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60's Funk And Soul

Fortunately for the jazz community at large, Blue Note has done a great service to its catalog by stepping up its reissues over the past five years or so. A stream of notable items continues to come our way with six new titles available as budget-priced discs and with a focus on the soulful B-3 type fare that marked the label's late '60s output. All discs also feature new 24-bit remastering.

Arguably the best of the lot and one of the baddest organ groove records ever cut, Lou Donaldson's MIDNIGHT CREEPER (Blue Note 24549) also happens to be the smash follow-up to it's equally funky brother, ALLIGATOR BOOGALOO. The line-up for this 1968 classic includes trumpeter Blue Mitchell, guitarist George Benson, organist Lonnie Smith, and drummer Idris Muhammad, with an equally star-studded set of five originals to provide musical nourishment. Sure, you've got the catchy (and some might say calculated) title track that was destined to get the airplay, but you'll also find one of Donaldson's most substantial ballad performances on the gently swaying "Elizabeth" and Lonnie Smith's "Bag of Jewels" gives everyone's bop chops a chance to shine as well. Too long unavailable, this set begs to be on your short list of needed purchases.

Getting his start in an earlier edition of Lou Donaldson's band, organist "Big" John Patton was and still is one of the most refined organists to ever get his hands on a Hammond B-3. He might not have the consummate technique of, let's say, Larry Young, but he continues to be every bit as valuable in terms of providing the organ a new voice apart from the Jimmy Smith clichés so prevalent still to this day. For Patton's 1963 Blue Note debut, ALONG CAME JOHN (Blue Note 31915), he could have hardly been in better company, with guitarist Grant Green and drummer Ben Dixon mixing it up behind the twin tenors of Fred Jackson and Harold Vick. Except for the standard "I'll Never Be Free," all the tunes have been penned by either Patton or Dixon and each one develops an inimitable mood and groove of its own. Jackson and Vick offer distinct and contrasting styles, the former the more rambunctious of the pair (maybe that's why Jackson's own Blue Note carries the title HOOTIN' & TOOTIN').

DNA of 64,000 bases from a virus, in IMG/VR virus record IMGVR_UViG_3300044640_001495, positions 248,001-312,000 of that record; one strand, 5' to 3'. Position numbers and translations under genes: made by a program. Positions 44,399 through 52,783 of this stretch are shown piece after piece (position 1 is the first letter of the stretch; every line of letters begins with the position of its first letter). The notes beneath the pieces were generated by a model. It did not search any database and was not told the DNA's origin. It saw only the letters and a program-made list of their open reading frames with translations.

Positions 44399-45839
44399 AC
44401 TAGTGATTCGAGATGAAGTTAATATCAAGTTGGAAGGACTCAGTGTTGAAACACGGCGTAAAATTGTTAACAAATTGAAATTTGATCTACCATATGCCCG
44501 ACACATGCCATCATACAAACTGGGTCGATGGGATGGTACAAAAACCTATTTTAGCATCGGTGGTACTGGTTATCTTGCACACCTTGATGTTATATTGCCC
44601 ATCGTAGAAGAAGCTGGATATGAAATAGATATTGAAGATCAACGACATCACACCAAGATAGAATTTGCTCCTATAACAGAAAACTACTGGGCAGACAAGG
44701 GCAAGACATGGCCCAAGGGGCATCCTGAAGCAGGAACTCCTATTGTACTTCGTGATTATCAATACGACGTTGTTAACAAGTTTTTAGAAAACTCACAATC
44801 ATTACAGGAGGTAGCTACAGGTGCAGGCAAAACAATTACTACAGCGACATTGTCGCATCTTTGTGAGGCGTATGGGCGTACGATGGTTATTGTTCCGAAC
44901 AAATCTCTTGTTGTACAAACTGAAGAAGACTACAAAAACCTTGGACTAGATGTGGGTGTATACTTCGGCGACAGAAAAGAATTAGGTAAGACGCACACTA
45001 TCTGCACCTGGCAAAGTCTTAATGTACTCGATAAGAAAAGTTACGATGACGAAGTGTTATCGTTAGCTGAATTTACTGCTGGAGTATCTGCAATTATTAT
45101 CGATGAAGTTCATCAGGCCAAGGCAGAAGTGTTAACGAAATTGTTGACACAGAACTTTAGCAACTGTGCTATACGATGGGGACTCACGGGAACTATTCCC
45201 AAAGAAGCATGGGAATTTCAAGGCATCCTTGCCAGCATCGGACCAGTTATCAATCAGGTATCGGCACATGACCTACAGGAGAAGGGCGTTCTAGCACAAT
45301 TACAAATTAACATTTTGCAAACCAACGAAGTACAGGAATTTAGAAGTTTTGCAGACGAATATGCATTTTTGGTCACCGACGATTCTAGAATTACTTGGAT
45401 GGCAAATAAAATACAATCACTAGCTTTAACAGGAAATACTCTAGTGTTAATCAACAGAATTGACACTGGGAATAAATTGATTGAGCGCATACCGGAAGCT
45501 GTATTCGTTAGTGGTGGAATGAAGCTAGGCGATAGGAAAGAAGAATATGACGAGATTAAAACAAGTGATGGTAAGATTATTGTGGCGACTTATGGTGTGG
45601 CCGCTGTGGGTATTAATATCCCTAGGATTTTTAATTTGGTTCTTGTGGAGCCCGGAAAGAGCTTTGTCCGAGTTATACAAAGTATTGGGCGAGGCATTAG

Blue Note sure had a fine stable of organists on hand during the '60s and even with Jimmy Smith himself at the head of the pack, each artist seemed to develop their own style separate and apart from the prevailing influences. This is in direct contrast with the more homogenized sounds coming from other labels at the time such as Prestige. Freddie Roach is another case in point, with a very pianistic style that was more about finesse and musicality than bombast. His 1963 date, GOOD MOVE! (Blue Note 24551), happens to be the first American reissue of any of his five Blue Note titles, although all of them have been available in Japan for some time now. With a stylish mix of bop and blues on hand, Blue Mitchell and Hank Mobley sit in for a few and the results are quite outstanding and hand-made for those with a taste for something a bit out of the ordinary. And by the way, pick up on a recent UK reissue of Roach's two Prestige sides, THE SOUL BOOK and MOCHA MOTION for further sustenance.